UPDATE:  I discovered, when I sat down at my desktop computer and looked at this post, that it will probably require you to install an 8+ megabyte program called PhotosynthInstall.exe before you can view the scene. I already had it on my notebook where I do my posts, so I didn’t think of it. Sorry. If you don’t want to be bothered, just skip the install. You won’t be able to see the ‘movie’, but it’s no great loss.

Chianti Classico

Posted in Photography Tricks on October 14th, 2008 by MadDog
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Today’s point-and-shoot cameras are fantastic. I’m constantly amazed by what I can do with a camera that cost a fraction of what I used to spend.

However, even the best of them can’t cope with situations where the laws of physics are against you.

Take the example below. Claudia Spitzl snapped this shot in the cellar of a famous Chianti  vintner in Tuscany when we travelled with her and Helmut in 2004:

The original shot

Well, it has a big problem which Claudia couldn’t do much about. It’s dark because the camera flash was too dim at the distance of the primary subject. Light dims at the square of the distance, so it gets weak fast as you move away from your subject with your flash. Therefore, the hallway behind the man looks completely black.

I remember fondly our visit to the winery and I was wondering how much hidden information might be in the darkness. So, I decided to see if I could salvage this shot.

Firing up Photoshop, the first thing to do is to increase the exposure. This brightens the whole image equally. It is an improvement:

Increased exposure

However, we can do better. Photoshop has a cool adjustment called “Shadows/Highlights”. On opening that, we get an instant and dramatic improvement. We can now see what was buried in the darkness. A few tweaks of the slide controls later we have this:

After the Shadows/Highlights adjustment

The sunglasses had to go along with the extra light at the upper edge. A little fiddling with the Clone Stamp Tool to pick up blobs of the image from one place and put them somewhere else got rid of those distractions. Also, the fellow’s shirt seemed too bright for me, so I used the Burn tool to darken it a little:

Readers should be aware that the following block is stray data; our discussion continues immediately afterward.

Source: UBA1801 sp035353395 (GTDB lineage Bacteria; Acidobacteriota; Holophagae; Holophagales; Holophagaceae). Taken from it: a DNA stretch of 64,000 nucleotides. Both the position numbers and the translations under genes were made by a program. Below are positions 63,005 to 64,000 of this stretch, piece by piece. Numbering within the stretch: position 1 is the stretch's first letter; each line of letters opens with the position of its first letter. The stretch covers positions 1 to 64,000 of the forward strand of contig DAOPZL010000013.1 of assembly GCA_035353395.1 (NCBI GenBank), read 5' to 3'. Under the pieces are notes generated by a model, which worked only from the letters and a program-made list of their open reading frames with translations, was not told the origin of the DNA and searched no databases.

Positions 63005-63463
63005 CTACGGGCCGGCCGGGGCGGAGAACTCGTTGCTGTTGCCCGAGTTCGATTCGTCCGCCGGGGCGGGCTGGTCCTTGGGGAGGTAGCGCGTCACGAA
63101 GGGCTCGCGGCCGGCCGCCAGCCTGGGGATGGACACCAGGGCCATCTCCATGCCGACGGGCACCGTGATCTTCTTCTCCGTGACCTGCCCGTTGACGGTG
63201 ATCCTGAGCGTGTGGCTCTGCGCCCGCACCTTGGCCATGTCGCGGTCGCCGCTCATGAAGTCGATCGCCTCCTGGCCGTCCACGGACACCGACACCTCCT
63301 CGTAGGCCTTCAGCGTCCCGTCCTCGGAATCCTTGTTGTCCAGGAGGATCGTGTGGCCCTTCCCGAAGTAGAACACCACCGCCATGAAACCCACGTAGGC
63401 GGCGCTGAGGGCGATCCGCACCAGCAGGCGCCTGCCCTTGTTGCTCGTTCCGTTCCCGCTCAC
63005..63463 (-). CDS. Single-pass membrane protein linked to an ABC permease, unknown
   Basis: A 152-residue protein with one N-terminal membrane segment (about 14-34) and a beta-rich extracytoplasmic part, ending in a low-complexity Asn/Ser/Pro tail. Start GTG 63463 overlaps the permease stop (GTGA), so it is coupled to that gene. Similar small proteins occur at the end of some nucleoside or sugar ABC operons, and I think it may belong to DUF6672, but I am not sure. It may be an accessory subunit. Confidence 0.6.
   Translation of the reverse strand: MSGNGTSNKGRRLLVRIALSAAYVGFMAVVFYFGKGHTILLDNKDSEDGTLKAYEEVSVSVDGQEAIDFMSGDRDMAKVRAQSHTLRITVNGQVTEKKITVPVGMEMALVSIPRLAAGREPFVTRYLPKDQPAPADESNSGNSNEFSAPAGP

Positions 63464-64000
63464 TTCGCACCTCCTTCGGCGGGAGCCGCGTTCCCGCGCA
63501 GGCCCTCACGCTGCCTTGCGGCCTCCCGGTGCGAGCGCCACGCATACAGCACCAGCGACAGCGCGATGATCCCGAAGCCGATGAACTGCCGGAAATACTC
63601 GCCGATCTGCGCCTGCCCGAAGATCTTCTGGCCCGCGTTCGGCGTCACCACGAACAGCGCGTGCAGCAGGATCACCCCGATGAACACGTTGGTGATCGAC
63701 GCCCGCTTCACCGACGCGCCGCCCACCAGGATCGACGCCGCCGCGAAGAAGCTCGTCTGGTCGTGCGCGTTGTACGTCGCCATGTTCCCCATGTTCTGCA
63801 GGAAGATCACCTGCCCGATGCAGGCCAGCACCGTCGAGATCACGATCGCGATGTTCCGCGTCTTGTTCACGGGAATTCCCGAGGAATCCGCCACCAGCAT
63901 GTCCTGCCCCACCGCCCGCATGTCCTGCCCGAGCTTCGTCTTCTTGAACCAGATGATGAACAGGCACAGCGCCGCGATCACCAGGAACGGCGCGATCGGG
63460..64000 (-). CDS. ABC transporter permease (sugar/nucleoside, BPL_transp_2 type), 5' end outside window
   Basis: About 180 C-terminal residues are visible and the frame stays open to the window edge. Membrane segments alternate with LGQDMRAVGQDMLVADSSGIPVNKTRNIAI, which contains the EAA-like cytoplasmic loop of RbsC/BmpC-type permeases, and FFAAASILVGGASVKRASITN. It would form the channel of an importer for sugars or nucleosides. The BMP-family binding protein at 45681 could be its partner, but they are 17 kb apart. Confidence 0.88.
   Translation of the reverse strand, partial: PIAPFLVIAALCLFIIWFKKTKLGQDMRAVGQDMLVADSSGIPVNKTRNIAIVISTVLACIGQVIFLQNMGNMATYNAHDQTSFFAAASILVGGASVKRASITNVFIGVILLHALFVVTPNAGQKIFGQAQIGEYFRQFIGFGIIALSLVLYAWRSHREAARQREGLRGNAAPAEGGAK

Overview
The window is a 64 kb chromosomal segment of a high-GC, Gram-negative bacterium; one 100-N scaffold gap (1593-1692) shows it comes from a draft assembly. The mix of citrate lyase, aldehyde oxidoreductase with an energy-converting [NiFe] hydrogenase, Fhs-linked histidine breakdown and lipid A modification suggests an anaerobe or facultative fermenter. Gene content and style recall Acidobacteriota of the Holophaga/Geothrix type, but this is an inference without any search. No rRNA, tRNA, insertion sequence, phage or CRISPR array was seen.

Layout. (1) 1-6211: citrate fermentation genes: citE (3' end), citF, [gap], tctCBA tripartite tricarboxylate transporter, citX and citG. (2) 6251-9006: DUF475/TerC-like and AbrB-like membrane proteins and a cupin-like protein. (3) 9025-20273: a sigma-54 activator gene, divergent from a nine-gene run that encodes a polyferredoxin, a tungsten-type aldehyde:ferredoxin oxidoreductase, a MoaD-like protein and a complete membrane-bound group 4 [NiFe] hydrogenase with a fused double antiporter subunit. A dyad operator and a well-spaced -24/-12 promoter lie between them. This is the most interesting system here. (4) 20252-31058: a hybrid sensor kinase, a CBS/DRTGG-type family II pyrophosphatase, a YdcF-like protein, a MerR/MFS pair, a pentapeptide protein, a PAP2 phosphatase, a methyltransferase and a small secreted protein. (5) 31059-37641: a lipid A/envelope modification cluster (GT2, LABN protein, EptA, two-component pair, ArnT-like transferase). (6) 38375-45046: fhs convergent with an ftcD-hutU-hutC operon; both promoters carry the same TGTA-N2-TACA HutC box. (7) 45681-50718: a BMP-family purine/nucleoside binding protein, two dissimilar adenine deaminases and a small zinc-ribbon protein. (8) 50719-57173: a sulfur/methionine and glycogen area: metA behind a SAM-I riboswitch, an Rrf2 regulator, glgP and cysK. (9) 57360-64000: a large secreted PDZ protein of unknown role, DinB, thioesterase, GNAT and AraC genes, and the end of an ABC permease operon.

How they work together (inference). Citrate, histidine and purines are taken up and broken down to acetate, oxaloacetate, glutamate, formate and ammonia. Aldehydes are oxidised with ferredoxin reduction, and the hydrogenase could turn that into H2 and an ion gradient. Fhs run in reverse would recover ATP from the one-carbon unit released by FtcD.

Removing distractions

Now that I see it up on the blog, I’m not happy with the way I darkened the shirt. It is not evenly applied. It seems to have a darker spot in the center – the eyes pick it up as something wrong. I’ll just pretend that I did it purposfully to give an example of how NOT to do it.

I decided that I wanted to see more detail in the hallway in the distance. I used the Horizontal Perspective slider in the Lens Distortion filter to make the hallway look as if it were closer. I also cropped the photo to remove the closest red barrel ring. It seemed distracting to me:

Changing the perspective

It’s a sublte effect. Compare the “closeness” of the hallway and the wall at the end. In the second shot it looks closer.

Finally, I got rid of some pipes on the wall and the extra light in the hallway. I also changed the colours of the fellow’s clothing a bit. As a last touch, I reduced the intensity (saturation) of the colours in the whole scene and boosted the intensity of the red only:

The finished shot

Most any image processing program will have similar controls that you can apply to your photos. Before you delete a photo that seems hopeless, but evokes pleasant memories, take a few minutes to see if you can salvage it.

You might be surprised.

An interesting aspect of this is the whole issue of whether you can trust what you see to be true. I could argue with this fellow about when he lost his sunglasses. “Look at this, mate. You didn’t have them when we were in the cellar.”

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Any Old Port

Posted in Photography Tricks on October 13th, 2008 by MadDog
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I’ve been having some fun over the last few mornings shooting the ships and buildings across the harbour from our house. Dawn seems to be the most interesting time. The sky is juicy with yummy colours, the lights are still on, and the water is calm and glassy.

Here’s a shot that shows how NOT to do a panorama. This was made from three exposures. Unfortunately, I didn’t have my tripod head perfectly level, so I got this curvy horizon that I have not found a way fix in Photoshop:

Across the harbour at dawn

The next shot looks like a crop of the one above, but it’s actually made of three separate exposures glommed together. One is underexposed, one is normal exposure, and one is overexposed. These can be combined in Photoshop (called HDR) to bring out details that would otherwise not be seen. If you click to enlarge, you’ll see a surprising amount of detail for shot taken about 200 metres away with a relatively inexpensive camera (my Canon G9):

A ship across the harbour from our house

This next one is interesting also for the level of detail. You can again see the curved horizon because my camera was not perfectly level. Click this one to enlarge and you’ll see some remarkable detail:

Yet another harbour scene

I’m also putting an even more detailed version of this photo here. If you want to see some guys walking around on the dock at the far left, then click on the link above.  Your browser should load it in a separate window (or tab). You should then be able to scroll around to see the detail. As I mentioned, you can see some fellows walking around on the wharf at the far left. You can also see some flying fox bats cruising around in the sky above the buildings. I have to admit that I was a bit amazed at the amount of detail contained in the image.

If you like, you can right-click on the image in your browser (the full-sized one) and choose “Save Picture As . . .” and put it on your computer wherever you like.

Tôi sẽ nhìn thấy bạn vào ngày mai.